The book begins with an eleven-year-old boy, who has already had a complex life, going through a piano lesson with a young teacher who is unexpectedly reactive to his playing. She makes demands on him that go beyond what is to an extent already seen as a precocious talent, but he takes this as one more thing he cannot understand in a strange school existence. His mother is far away, but it seems that she cannot protect him – his dominant father sees to that. He is essentially vulnerable, and Miriam will go on to teach him and leave scars that cannot be left behind. The scene shifts to a house in London twenty-five years later, when new father Roland is abandoned by his wife, left to look after a seven month old baby, Lawrence, with no preparation and little understanding. A note solidifies the abandonment, the pain, and while the State grudgingly gives him a little money, the police are interested in a man whose wife has disappeared. This is especially the case when an officer finds a scribbled line of poetry which may suggest a woman’s death. It is only gradually that the reference becomes clear, as Roland’s memories of a curtailed formal education is explored, and his efforts to fill the perceived gaps – the courses of reading, the travels melt into the friendships, the relationships. Politics becomes personal when he encounters the realities of a divided Germany, and the endless debates about the government that pervade the dinners and drinks of friends and acquaintances. Still, there are questions, of women who he has been close to, of men who often challenge him. Memories, passions and sheer luck meld together to provide an unforgettable portrait of a life illustrated by reality.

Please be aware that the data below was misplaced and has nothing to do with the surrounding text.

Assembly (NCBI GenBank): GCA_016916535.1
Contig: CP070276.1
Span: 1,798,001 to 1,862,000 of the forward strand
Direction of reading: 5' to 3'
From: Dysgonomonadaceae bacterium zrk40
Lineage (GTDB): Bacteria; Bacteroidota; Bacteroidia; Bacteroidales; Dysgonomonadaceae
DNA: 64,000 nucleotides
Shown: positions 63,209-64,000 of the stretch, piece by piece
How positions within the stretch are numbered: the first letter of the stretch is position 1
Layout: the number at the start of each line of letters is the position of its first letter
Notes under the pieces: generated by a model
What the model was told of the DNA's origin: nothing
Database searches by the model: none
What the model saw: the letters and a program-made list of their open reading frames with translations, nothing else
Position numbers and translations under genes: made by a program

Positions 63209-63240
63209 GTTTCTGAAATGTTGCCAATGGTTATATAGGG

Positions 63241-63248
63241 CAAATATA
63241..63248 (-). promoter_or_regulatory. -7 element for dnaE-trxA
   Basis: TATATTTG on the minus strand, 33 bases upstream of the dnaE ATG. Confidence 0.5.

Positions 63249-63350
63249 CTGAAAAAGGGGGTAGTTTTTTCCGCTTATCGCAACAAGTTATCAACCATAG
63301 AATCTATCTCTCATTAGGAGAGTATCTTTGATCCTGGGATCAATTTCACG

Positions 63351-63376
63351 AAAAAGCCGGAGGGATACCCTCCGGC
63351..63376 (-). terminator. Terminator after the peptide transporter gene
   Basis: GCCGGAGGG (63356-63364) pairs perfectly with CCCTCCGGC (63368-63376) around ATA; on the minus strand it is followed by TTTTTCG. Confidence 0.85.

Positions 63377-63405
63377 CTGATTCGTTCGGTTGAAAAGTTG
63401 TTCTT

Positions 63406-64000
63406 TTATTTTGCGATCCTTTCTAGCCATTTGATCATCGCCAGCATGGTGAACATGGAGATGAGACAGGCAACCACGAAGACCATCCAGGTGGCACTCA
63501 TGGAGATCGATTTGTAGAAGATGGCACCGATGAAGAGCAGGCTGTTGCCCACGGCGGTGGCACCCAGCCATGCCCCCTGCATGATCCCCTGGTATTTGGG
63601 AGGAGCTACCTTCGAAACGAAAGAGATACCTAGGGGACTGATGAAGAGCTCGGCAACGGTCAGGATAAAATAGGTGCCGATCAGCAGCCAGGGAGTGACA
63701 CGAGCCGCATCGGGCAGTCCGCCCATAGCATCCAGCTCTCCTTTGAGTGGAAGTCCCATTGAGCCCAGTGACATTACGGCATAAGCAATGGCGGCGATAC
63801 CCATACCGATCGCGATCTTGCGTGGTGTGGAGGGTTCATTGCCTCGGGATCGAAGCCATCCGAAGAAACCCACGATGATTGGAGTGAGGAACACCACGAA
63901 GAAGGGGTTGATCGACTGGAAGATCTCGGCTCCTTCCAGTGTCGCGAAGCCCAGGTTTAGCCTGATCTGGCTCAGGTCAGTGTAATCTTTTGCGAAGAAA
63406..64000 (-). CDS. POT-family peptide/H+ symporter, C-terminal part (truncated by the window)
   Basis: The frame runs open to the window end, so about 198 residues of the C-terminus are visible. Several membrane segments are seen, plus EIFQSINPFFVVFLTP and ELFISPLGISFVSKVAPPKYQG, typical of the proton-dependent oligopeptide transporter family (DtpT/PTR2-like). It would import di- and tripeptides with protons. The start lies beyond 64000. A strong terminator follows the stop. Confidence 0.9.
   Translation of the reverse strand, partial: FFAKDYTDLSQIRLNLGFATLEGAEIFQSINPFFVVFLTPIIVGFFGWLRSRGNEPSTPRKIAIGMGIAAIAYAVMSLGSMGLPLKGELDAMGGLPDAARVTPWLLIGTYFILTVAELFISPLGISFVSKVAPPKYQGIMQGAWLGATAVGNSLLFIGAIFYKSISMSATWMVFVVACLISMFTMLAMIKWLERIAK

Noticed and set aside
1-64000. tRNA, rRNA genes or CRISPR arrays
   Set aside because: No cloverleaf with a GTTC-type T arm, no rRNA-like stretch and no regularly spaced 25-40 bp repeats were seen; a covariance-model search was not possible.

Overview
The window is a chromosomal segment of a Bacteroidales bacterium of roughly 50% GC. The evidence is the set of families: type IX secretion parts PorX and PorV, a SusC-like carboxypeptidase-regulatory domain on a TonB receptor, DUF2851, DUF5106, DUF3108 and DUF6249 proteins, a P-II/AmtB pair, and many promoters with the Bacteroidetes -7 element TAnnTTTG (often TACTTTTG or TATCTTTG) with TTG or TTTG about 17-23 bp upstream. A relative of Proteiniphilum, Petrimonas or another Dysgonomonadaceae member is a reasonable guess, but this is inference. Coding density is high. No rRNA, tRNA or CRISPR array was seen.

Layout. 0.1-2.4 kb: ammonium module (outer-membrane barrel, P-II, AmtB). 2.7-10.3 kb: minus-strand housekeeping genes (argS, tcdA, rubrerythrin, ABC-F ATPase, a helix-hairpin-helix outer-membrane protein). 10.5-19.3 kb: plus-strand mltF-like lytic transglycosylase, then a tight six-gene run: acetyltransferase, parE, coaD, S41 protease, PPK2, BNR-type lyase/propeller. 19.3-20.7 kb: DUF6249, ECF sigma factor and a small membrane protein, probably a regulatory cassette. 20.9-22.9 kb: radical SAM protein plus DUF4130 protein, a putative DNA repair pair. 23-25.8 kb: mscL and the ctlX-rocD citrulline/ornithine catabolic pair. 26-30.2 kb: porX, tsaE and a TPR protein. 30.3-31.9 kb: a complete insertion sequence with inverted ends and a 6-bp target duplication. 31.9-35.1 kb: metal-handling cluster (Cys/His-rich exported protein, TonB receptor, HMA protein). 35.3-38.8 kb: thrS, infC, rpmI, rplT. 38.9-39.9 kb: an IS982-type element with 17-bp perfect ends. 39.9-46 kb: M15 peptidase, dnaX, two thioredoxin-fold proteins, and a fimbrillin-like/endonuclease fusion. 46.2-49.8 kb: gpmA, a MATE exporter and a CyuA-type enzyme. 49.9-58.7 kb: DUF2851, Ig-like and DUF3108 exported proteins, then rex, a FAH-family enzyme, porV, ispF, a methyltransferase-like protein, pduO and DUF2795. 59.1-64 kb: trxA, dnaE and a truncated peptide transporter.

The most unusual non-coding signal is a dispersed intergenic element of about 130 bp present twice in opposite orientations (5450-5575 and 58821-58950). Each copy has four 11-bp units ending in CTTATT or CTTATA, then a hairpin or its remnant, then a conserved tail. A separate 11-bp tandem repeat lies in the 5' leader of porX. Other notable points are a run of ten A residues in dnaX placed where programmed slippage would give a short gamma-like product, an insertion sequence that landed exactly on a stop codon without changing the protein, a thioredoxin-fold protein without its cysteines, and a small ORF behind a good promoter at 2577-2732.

This book is not only engaging, it is also immersive as Roland’s life story expands on the page. Like real life it does not run in straight lines; there are always considerations of others, of the what ifs, of the effects of decisions that he has taken, that others around him take, that are made on a global stage. The standout section for me concerns the fall of the Wall in Berlin in late 1989, when history is reduced to accident, to assumptions about people, when life changes forever in some ways, but also continues in others. This is a book that instantly becomes memorable, that I found an intense reading experience, and I recommend to those who are interested in life as it was actually lived by some in the second half of the twentieth century and beyond.